Pulp Mills Are High-Polluting

Pulp Mills are high polluting

After hardwood and softwood trees are clearcut for their virgin fiber, they are then logged to pulp processing mills. According to Industrial Shredders, at these mills, trees are unbarked and then go through a chipping process. The wood chips are then mixed with other chemicals in massive pressure cookers for approximately three hours to produce pulp. 

To strengthen and whiten the tissue paper, the pulp is then washed and cleaned with elemental chlorine free (ECF) bleach. Until the mid-1990s, tissue paper companies used elemental chlorine bleach, which released dioxins and other toxic chemicals into the water and air. Despite its name, ECF bleach still releases chlorine gas as a by-product into the atmosphere and water.

The bleached pulp then gets mixed with water to produce paper stock. This mixing process has a 99.5% water to 0.5% fiber distribution. And according to Treehugger, making a single roll of toilet paper uses 1.5 pounds of wood and 37 gallons of water.

The entire tissue paper process, from harvesting virgin fiber wood to using ECF bleach and large amounts of water, harms the environment. However, there are eco-friendly options you can use.

Eco-Friendly Alternatives

All right, feel guilty yet from all the toilet paper you have used and flushed down the toilet? That’s okay, just try to begin using some of these eco-friendly toilet paper alternatives below. 


Bidet water usage

The most environmentally friendly alternative to traditional toilet paper is bidets. A bidet uses about an eighth of a gallon of water per use. This volume of water is far less than what it takes to produce a single roll of toilet paper, which is 37 gallons of water. If you use a bidet instead of toilet paper, you will save around 384 trees, which is the number of trees cut down to supply one person’s lifetime toilet paper supply.

Beyond helping the environment, you will also be saving a different kind of paper, money. Our classic affordable bidet costs $99.00. In comparison, the average American spends around $120 per year on toilet paper. Over five years, you’ll save close to $500 by simply using a bidet. If you are currently using a bidet or are contemplating purchasing one, also consider using bum towels or TUSHY tissues so you can do your business guilt-free. Well, except for when you stink up the bathroom.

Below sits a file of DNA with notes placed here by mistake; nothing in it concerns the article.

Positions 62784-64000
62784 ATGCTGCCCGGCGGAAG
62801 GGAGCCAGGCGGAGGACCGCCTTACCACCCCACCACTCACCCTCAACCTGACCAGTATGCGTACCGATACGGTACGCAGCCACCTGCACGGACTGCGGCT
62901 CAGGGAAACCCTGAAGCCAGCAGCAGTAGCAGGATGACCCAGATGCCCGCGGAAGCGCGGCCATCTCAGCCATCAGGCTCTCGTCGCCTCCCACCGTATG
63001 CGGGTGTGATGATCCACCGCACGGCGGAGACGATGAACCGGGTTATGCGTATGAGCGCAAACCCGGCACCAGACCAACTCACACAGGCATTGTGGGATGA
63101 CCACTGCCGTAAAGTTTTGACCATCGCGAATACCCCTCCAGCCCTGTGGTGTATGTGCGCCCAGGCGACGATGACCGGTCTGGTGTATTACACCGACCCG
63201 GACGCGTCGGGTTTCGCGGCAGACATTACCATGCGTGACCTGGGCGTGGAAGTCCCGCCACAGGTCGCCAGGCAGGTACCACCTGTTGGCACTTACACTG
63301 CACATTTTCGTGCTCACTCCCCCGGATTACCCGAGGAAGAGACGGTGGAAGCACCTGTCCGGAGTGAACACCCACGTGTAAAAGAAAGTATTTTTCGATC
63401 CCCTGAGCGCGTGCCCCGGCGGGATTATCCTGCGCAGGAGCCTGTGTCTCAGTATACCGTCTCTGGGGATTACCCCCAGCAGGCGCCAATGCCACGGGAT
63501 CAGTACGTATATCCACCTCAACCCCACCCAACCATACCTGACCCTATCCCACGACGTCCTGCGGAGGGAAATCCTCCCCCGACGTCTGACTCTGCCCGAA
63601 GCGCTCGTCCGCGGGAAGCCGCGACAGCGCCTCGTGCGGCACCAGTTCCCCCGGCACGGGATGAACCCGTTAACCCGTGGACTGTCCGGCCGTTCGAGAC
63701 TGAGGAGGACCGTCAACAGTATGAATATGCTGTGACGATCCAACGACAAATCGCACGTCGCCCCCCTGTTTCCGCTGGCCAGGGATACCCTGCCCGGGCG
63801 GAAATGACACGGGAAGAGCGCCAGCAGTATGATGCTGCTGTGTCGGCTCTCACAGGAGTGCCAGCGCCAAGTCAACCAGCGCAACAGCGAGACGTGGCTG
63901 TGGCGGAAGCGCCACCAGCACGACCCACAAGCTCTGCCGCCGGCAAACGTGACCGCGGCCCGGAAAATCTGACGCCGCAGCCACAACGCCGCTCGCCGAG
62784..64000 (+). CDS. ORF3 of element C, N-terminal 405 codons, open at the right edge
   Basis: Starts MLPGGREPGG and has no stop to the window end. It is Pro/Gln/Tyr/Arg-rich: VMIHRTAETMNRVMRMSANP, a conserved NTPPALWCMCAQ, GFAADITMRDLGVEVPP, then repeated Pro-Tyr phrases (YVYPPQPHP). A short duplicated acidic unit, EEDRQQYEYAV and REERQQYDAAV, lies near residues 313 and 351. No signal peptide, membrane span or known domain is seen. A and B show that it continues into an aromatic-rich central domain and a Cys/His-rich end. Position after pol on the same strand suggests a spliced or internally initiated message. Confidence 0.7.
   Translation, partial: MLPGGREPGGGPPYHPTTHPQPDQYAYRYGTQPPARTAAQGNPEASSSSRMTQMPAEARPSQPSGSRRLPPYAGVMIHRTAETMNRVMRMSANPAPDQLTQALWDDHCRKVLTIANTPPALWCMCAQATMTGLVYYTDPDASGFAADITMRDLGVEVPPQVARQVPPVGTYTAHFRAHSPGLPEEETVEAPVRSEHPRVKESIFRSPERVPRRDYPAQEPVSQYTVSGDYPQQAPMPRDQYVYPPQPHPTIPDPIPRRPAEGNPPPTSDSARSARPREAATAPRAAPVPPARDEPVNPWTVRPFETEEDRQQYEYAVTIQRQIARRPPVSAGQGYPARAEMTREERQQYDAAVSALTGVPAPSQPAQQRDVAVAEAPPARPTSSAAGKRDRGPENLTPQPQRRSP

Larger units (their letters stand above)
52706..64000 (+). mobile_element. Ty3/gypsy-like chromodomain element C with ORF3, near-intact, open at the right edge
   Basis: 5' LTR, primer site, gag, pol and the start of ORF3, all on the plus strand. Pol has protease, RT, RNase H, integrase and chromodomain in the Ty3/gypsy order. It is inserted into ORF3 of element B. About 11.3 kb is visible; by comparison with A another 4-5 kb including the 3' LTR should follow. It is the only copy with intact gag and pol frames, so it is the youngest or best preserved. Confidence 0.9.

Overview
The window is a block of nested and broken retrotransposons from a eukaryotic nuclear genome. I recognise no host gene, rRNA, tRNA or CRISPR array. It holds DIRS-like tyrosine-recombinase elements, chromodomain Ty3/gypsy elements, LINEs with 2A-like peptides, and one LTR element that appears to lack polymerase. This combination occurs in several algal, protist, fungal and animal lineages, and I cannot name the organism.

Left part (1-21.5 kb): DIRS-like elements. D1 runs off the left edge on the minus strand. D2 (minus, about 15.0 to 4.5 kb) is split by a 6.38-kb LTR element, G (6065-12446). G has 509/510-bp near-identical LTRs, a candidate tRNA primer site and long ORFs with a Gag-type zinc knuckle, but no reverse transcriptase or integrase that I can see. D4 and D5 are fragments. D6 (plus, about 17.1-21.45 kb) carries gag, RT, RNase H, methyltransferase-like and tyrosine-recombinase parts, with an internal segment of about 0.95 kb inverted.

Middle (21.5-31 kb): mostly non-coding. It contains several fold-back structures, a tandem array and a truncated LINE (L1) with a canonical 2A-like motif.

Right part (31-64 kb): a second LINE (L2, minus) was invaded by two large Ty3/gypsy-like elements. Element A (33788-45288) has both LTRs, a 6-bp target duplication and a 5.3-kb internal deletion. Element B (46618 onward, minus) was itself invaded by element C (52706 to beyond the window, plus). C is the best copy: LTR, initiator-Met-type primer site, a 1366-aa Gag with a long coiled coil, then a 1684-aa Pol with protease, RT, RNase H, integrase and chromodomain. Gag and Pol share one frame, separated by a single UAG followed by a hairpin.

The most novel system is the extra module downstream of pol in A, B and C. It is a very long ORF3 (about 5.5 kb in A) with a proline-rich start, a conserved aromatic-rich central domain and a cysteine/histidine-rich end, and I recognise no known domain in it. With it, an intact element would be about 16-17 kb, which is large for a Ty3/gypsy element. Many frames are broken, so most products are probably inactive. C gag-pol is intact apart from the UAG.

Bamboo toilet paper is another great alternative to virgin fiber toilet paper. Bamboo is a highly versatile plant that can grow in an array of climates and does not need as much space as boreal forests. Bamboo can grow 20 times faster than trees found in the boreal forest. Another benefit of bamboo toilet paper is that it takes 0.59 gallons of water to produce during the manufacturing stage. That reduction equates to 30% less water per roll than toilet paper sourced from softwood and hardwood trees.

Although bamboo TP is a great alternative to traditional TP, some bamboo plantations are located in recently deforested areas. Therefore, producers and consumers should check to see if the Forest Stewardship Council (FSC) certified that the bamboo was sustainability sourced. Please note that TUSHY’s bamboo toilet paper is in the process of being FSC certified. You can see how TUSHY’s toilet paper is made here.

Recycled Content 

One way to help the environment is purchasing toilet paper constructed from recycled materials, which generates 60% less sulfur dioxide than toilet paper produced from virgin fiber pulp. Recycled content can be broken into two categories, postconsumer and pre-consumer products. 

Postconsumer content is reused after its initial purpose. It is recycled content and is not harvested from forests. Pre-consumer recycled content or “manufacturing waste” is recovered from scraps or trimmings from in-house manufacturing operations such as printer overruns or unused stocks. The U.S. Environmental Protection Agency (EPA) recommends that consumers purchase toilet paper that contains 20–60% postconsumer recycled content and 20–100% total recovered fiber.

Wheat Straw

Wheat straw, also known as “agricultural residues,” is the substance left behind after deforestation or harvesting. Traditionally, wheat straw has been treated as waste and oftentimes will be burned, contributing more air pollution. The production of wheat straw in the tissue industry is still in the adolescent stages of development, but some of the biggest paper-based consumer goods brands are already investing in the technology for wheat straw toilet paper.

There you have it. You now know that after doing your business you have environmental and budget-friendly options to traditional toilet paper products. So, for the health of the environment and your own peace of mind, consider some of the alternatives mentioned above. If you’re looking to be a total friend to the environment, consider our eco bundle or when you’re on the go, check out our travel bidet.

For more information on why traditional toilet paper is harmful to the environment and ways you can help, watch the video below and review the infographic.



Uplevel your hole bathroom experience.